On July 2nd, the Washington Capitals traded Troy Brouwer, Pheonix Copley, and a 2016 third round draft pick to the St. Louis Blues in exchange for T.J. Oshie. Many people in DC expected a trade was coming and Oshie was a name that kept popping up along with others such as Phil Kessel and Patrick Sharp.
The decision to go with Oshie over the other options was a very good decision by general manager Brian MacLellan. Patrick Sharp is an aging winger and the asking price would have been way too high. Also, the Blackhawks have a very tight cap situation. If the Capitals had made a trade with the Stanley Cup winners, they only could have offered low cap hit players, high-level prospects, and draft picks. The young players and early round draft picks that Chicago would have wanted are something that the Capitals wanted to protect, especially since the Filip Forsberg incident two years ago. The asking price was likely to be too high for Sharp and MacLellan made a good choice to not give up young talent and futures for a 33-year-old player on the decline.
As for Phil Kessel, the asking price was likely too high as well. Although Kessel is a strong player, there have been concerns about his physical stamina and his ability to get along with coaches. The Penguins traded one of their top forward prospects, Kasperi Kapanen, and a conditional first round pick, along with other pieces, for Kessel. Again, it seems highly unlikely that the Capitals would have been willing to give up a top forward prospect for any player.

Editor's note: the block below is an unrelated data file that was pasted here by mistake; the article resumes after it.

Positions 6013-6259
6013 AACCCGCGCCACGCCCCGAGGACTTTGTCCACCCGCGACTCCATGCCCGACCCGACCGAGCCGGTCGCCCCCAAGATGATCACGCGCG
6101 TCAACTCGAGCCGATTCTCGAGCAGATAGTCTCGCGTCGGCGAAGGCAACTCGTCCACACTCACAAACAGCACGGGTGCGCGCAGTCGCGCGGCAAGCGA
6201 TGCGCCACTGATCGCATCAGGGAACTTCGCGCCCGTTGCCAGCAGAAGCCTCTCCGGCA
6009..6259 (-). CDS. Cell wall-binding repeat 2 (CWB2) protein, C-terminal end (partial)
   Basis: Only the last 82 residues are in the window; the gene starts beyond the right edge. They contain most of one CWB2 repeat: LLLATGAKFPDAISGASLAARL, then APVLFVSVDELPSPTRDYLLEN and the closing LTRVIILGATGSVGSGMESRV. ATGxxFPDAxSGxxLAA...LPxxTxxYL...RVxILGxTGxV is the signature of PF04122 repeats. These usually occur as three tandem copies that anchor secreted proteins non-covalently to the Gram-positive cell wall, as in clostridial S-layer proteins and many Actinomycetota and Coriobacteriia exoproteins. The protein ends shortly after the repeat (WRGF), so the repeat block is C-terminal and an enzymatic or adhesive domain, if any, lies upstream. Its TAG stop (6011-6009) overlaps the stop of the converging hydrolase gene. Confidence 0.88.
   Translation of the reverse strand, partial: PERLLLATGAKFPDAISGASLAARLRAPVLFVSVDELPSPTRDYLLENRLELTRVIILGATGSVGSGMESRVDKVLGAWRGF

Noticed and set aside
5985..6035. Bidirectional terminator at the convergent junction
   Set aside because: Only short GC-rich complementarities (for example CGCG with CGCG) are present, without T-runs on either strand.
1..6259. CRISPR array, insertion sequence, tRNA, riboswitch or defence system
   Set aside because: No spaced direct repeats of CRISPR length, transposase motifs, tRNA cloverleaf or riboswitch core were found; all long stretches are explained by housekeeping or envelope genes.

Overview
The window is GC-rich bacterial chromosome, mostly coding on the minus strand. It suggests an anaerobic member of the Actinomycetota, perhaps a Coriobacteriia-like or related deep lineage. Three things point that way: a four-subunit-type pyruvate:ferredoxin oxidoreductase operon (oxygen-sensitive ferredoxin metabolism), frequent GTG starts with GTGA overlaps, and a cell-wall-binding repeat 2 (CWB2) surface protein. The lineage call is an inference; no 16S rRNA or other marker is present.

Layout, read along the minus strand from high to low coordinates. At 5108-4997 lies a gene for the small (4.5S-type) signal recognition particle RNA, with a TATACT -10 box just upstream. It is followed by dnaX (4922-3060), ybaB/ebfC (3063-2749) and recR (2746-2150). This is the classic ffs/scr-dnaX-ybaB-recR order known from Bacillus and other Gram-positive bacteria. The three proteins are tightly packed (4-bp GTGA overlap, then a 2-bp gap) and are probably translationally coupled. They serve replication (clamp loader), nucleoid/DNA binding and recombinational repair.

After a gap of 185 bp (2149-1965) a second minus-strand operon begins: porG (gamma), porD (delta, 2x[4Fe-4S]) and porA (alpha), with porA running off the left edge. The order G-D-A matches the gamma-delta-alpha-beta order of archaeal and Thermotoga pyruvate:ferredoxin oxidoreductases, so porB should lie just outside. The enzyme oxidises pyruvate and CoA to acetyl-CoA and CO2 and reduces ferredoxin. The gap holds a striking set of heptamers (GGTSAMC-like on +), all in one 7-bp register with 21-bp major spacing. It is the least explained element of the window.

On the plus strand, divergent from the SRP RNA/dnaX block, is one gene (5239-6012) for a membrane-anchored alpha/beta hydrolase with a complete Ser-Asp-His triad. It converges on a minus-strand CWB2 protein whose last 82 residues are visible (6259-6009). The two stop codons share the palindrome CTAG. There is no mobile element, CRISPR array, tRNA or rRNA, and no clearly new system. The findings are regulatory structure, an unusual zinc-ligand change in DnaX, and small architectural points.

In the Capitals’ acquisition of Oshie, MacLellan was able to give up a player that is paid like a top 6 forward, in Brouwer, for a player who actually is a top 6 forward. In his past two seasons, Brouwer tallied 86 points, which is very good, but when you examine those numbers some questions emerge. A primary reason Troy Brouwer put up these numbers is because he was on the Capitals’ first power play unit. Brouwer was able to feed off of Backstrom and Johansson who gave him perfect passes in the slot. 41% of Brouwer’s points these past two seasons have come on the power play and just above 43% of his goals have come on the power play. Unless Brouwer is put on the first power play unit in St. Louis, his point production will decrease.
However, the part of this deal that should not be overlooked is Copley’s inclusion. Copley is a young goalie who has a lot of potential. He put up great numbers in Hershey with a save percentage of .925, and a goals against average of 2.17. Although unproven goalies carry minimal weight in trades, Copley has real potential and a bright future. Of all prospects to include in a trade, a goalie is something that the capitals have an abundance of (Vanecek, Samsonov, Grubauer). The Capitals also gave up a third round pick, but those picks are worth very little in the big picture.
By giving up these pieces, the Capitals get an, albeit slightly over-rated, first line player. However, Oshie’s numbers are very impressive and he definitely provides a stronger offensive push than Brouwer ever did. Oshie has a wicked wrist shot and is also a very good playmaker. This trade provides the Capitals with a player who, because of his shot, can draw attention away from Ovechkin, yet still give the Capitals’ captain clean, crisp passes. Oshie also has very strong possession numbers with a Corsi of 53%.
This trade clearly benefits the Capitals as they receive a high scoring winger that can easily fit into the first line without giving up any core players. Oshie has never played with players as strong as Backstom and Ovechkin, and by getting this opportunity he should see a significant spike in his point production. This trade was just what the Capitals needed.
By Timmy Riskin